News Release
Southeast Region


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The U.S. Fish and Wildlife Service Offers a Vision for a Healthy Gulf of Mexico Watershed

September 24, 2013


  • email: Linda Walker,  U.S. Department of Interior Senior Advisor for Gulf Restoration
  • email: Stacy Shelton,  Public Affairs Specialist,  phone: (404) 679-7290 (o),  (678) 575-7796 (m)
  • Photos available on: Flickr


A Louisiana Brown Pelican covered in oil.

Oiled brown pelican awaits cleaning at the Theodore Bird Rehabilitation Center in Theodore, AL.

Photo: Tom MacKenzie - USFWS


Restoring the Gulf of Mexico following years of degradation and in the wake of the nation’s largest oil spill will require a large-scale, long-term, multi-partner effort.

The U.S. Fish and Wildlife Service released its Vision for a Healthy Gulf of Mexico Watershed, intended to catalyze conversation across borders with many state, federal, non-governmental and private partners to help focus our collective restoration efforts.

    The Service’s Vision is predicated on three principles:

  • The Gulf of Mexico watershed is critically important to the health and vitality of our nation’s natural and economic resources; the Gulf produces more than half of America’s crude oil and natural gas, supports the economically important seafood and recreation industries, and the Mississippi Flyway, which is home to 40 percent of all North American ducks, geese and shorebirds.
  • More than half the continental U.S. drains to the Gulf. Sustaining a healthy Gulf will require the conservation community to address the causes of water pollution, dead zones, invasive species and fragmented wildlife habitat in the upper portion of the watershed. To do otherwise risks our national investment along the Gulf Coast.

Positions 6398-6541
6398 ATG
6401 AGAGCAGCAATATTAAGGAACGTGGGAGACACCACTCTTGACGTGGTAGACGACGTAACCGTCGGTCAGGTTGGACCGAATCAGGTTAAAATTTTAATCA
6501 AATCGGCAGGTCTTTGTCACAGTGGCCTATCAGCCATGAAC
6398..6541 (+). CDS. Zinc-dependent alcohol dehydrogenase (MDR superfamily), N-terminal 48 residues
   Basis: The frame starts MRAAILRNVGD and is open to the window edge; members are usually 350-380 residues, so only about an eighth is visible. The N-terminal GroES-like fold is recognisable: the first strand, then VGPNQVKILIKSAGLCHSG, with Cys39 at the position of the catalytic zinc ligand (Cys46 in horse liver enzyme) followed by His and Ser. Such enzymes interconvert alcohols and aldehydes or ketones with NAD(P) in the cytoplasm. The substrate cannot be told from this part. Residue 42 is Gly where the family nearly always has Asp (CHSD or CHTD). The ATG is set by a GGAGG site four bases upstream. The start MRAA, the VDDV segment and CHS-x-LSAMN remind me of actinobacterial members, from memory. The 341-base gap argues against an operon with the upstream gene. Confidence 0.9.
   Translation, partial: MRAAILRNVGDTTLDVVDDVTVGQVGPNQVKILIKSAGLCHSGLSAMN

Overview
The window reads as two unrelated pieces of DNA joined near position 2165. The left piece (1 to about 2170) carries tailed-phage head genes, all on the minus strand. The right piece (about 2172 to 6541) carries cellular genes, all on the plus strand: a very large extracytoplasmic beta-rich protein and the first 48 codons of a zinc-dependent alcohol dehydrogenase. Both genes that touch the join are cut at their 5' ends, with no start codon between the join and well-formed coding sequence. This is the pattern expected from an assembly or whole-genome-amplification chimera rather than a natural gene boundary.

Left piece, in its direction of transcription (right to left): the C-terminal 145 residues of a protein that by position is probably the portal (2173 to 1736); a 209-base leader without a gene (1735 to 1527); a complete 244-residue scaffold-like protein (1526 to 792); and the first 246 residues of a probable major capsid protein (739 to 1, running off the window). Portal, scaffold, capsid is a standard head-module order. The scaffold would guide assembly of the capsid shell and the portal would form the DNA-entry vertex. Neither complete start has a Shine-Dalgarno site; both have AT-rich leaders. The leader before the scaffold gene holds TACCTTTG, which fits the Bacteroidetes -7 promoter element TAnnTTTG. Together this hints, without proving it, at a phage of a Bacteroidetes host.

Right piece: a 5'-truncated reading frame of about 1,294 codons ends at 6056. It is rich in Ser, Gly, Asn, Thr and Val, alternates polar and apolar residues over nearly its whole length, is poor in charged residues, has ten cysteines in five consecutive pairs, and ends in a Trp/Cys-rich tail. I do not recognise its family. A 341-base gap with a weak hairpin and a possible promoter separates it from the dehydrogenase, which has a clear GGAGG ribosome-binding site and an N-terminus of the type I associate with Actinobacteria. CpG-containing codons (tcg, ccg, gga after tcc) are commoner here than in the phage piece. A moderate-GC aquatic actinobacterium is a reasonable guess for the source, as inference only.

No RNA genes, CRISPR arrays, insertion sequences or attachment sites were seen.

• The level of success collectively achieved in restoring the Gulf of Mexico and its watershed will be directly related to how well partners coordinate and complement conservation efforts.

“Restoring the Gulf of Mexico is not just a Gulf challenge,” said Director Dan Ashe. “It is a challenge for our nation, and the U.S. Fish and Wildlife Service envisions a national solution.”

The Vision identifies eight science-based conservation strategies (or how we want to work with our partners) and 16 conservation focal areas (or where we want to work first with our partners). The Service’s goal is to find common priorities to more easily facilitate collaboration with our partners. The Service has already begun sharing the Vision with our partners and stakeholders in the Gulf of Mexico watershed. A follow-up document, due out later this year, will offer more details and specific project recommendations with partner input.

    Examples of high priority conservation actions identified in the Vision are:

  • Support water-sharing efforts in the Coastal Bend of Texas, to account for the needs of people and natural resources;
  • Restore barrier island habitat on the Chandeleur Islands off the coast of Louisiana to provide storm protection for coastal communities and nesting habitat for brown pelicans and other colonial waterbirds;
  • Conserve land and waters through a variety of voluntary actions including conservation easements, to improve water quality and benefit fish and wildlife; and
  • Keep working lands working by partnering with farmers and other private landowners in the Upper Mississippi Watershed. Using voluntary and existing tools and programs, together we can restore native grasses and prairie hydrology to improve habitat for grassland birds and reduce the amount of nutrients flowing to the Gulf.

Few of the recommended actions can be accomplished by one partner acting alone. They are non-regulatory, voluntary actions intended to maximize conservation efforts.


The mission of the U.S. Fish and Wildlife Service is working with others to conserve, protect, and enhance fish, wildlife, plants, and their habitats for the continuing benefit of the American people. For more information on our work and the people who make it happen, visit  Connect with us on Facebook at, follow our tweets at, watch our YouTube Channel at, and download photos from our Flickr page at


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Last updated: February 20, 2014